For the last week, the infamous Sevso treasure has been on display in Bonham’s auction house in London. The New York Times devotes an article in its art section to the exhibition. The private exhibition marks only the second time the 14 silver objects have been displayed, and its not even open to the general public. Some estimates value the 14 sculptures at $187 million. The last display occurred in new York in 1990. The silver objects are roman in origin, and are believed to date from 350 – 450 A.D.
Despite their beauty, the antiquities are marred by controversy. This week’s display was certainly made in anticipation of an eventual sale. However, the location, archaeological context and provenance of the find remain unknown. We do know the Marquess of Northampton acquired the objects in the early 1980’s. In 1983, 10 of the objects were offered for sale to the Getty museum, however the sale fell through because the export licenses were falsified.
One of the difficulties with these items is that their origin remains a complete mystery. Though certainly Roman in origin, Lebanon, Croatia, and Hungary have all made claims on the objects. There was a lengthy series of legal proceedings. After a 7 week trial in 1993 in the New York Supreme Court (the court of general jurisdiction in New York) a jury found that neither Croatia nor Hungary had established a valid claim over the treasure, and the Marquess of Northampton retained ownership.
The exhibition and potential sale have caused quite a stir already. In the London Times, Lord Colin Renfrew, former director of the McDonald Institute for Archaeological Research argued that the display of the works by any UK museum would be unethical, and “It is an affront to public decency that a commercial dealer should do so – even if many archaeologists such as myself, will take the opportunity of going to inspect it.” The problem of course, is we know the objects are Roman, but not which part of the former Roman empire they were discovered in. Hungary and Croatia both feel strongly about their claims, but they are unable to establish concrete ownership.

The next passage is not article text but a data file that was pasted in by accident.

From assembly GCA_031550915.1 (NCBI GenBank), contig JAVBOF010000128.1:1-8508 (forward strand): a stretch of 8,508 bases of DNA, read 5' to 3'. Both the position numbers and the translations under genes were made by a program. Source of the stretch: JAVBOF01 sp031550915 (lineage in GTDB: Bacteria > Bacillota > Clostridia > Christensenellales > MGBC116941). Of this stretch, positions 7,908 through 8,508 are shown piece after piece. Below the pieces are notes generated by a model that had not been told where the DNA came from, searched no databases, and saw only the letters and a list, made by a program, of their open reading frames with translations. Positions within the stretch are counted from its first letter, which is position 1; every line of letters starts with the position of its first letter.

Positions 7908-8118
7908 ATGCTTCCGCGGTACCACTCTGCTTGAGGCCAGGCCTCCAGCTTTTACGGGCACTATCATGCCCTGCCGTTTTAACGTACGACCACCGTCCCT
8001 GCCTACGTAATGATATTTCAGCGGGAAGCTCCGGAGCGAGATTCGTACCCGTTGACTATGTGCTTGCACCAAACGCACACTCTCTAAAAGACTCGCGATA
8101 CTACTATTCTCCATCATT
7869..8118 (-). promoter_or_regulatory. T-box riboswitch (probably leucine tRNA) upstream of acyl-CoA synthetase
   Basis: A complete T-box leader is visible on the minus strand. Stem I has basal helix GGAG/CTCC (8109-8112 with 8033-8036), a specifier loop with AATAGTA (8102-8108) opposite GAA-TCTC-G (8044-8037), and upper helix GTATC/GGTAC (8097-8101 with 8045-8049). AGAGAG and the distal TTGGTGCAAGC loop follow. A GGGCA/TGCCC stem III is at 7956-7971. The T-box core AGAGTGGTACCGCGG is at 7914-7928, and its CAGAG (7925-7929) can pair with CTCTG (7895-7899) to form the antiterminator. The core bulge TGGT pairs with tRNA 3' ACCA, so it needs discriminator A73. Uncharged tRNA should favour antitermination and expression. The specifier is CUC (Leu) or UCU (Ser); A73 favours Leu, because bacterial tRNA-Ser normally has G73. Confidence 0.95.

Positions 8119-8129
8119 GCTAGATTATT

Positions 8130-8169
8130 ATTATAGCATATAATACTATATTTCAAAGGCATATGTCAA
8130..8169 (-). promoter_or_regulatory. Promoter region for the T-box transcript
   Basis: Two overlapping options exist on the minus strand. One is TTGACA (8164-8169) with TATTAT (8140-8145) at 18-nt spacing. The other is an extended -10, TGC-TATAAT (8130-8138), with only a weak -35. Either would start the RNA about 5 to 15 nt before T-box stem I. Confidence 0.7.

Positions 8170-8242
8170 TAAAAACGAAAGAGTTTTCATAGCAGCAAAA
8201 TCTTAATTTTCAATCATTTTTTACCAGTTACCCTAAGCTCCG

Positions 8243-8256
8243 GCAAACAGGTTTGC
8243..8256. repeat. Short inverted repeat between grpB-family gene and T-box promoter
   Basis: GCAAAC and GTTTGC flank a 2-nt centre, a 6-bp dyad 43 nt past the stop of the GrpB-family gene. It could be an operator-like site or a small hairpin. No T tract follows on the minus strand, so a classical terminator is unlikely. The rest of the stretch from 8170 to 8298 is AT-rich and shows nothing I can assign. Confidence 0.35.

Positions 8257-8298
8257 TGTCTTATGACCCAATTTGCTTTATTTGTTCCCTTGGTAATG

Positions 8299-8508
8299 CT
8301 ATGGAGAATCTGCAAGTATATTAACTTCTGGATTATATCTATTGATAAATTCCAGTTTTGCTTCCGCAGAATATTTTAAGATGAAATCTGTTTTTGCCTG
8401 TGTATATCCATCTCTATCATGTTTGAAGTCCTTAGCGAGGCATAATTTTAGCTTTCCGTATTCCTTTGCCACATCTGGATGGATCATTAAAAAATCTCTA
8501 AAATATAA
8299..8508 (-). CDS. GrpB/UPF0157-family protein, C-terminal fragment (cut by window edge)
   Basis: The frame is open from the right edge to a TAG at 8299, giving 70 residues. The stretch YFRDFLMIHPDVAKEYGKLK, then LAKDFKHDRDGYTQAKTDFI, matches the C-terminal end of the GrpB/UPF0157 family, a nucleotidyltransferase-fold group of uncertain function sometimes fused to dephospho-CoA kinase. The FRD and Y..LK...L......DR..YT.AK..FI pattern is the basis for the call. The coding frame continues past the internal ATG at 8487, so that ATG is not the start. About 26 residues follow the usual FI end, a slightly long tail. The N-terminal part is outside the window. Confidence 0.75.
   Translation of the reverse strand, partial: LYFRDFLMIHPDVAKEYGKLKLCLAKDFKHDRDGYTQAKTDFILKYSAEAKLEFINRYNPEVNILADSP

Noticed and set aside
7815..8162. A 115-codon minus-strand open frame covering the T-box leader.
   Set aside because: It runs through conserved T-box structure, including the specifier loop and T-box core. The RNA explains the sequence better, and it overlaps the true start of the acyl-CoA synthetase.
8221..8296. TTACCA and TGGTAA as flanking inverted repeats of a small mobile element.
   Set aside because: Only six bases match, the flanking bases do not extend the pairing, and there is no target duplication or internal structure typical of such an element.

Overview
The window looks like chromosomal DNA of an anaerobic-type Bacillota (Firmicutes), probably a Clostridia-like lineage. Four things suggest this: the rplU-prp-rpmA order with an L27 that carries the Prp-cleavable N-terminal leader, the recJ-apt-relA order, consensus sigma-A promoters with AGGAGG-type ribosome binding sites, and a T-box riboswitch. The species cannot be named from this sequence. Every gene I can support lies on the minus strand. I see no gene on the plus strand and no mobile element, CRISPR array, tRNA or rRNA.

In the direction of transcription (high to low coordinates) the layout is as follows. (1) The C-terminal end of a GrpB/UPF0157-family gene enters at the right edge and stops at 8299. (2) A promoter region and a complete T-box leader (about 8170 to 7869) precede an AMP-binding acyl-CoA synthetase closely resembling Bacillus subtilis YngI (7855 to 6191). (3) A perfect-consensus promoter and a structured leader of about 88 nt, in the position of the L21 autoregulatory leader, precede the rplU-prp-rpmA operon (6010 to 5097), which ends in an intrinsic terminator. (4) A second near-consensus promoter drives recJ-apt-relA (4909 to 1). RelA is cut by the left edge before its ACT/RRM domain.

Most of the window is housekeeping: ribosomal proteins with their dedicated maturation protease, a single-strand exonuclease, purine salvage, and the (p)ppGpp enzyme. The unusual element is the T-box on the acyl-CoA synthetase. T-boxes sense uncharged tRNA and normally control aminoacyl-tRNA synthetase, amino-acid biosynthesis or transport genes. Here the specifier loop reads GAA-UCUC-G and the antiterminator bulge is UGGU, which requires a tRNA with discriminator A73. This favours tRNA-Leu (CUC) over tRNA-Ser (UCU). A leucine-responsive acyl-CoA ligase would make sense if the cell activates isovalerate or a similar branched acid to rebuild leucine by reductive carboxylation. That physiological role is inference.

There has been an atmosphere of reform in recent years in the UK, with accession to the 1970 UNESCO Convention, the Ministerial Illicit Trade Advisory Panel, the Parliamentary Inquiry in 2001, and the new Dealing in Cultural Objects (Offences) Act 2003. How the UK government will respond to the trade in these objects, which was undoubtedly the result of an illicit excavation should be interesting to watch unfold.
Stair Galleries, a small gallery in Hudson, New York has discovered that it was auctioning works which may have been stolen from Harvard University in 1968. The painting, similar to this portrait of 19th century Harvard President, and founder of the law school, John T. Kirkland. The work resembles this portrait by Gilbert Stuart which sold for $182,000 this summer in Manchester, New Hampshire (pictured here).
However, it appears that the work may not be an original Gilbert Stuart painting, according to the Harvard Crimson. The painting was sold for $7,500 last week, as a part of the estate of William M. V. Kingsland. Kingsland had no heirs, and no will. The distribution of his estate was in the charge of a public commissioner, which commissioned the items to Christie’s and Stair galleries to auction the objects.
Colin Stair, the president of Stair galleries, halted the sale of 250 objects from the Kingsland estate. The FBI has been investigating the sale, to determine if any of the works have been stolen. A dealer who purchased paintings was the first to discover that one had perhaps been in the Harvard collection in the 1960’s.
Details are still a bit sketchy, and the only reporting on this I have found has come from the Harvard Crimson. It raises some issues though. What database were being consulted. Did they check the Art Loss Register, or another? Was the work published in these databases? If anything it highlights the need for a single database, and a need to publish these stolen databases for everyone.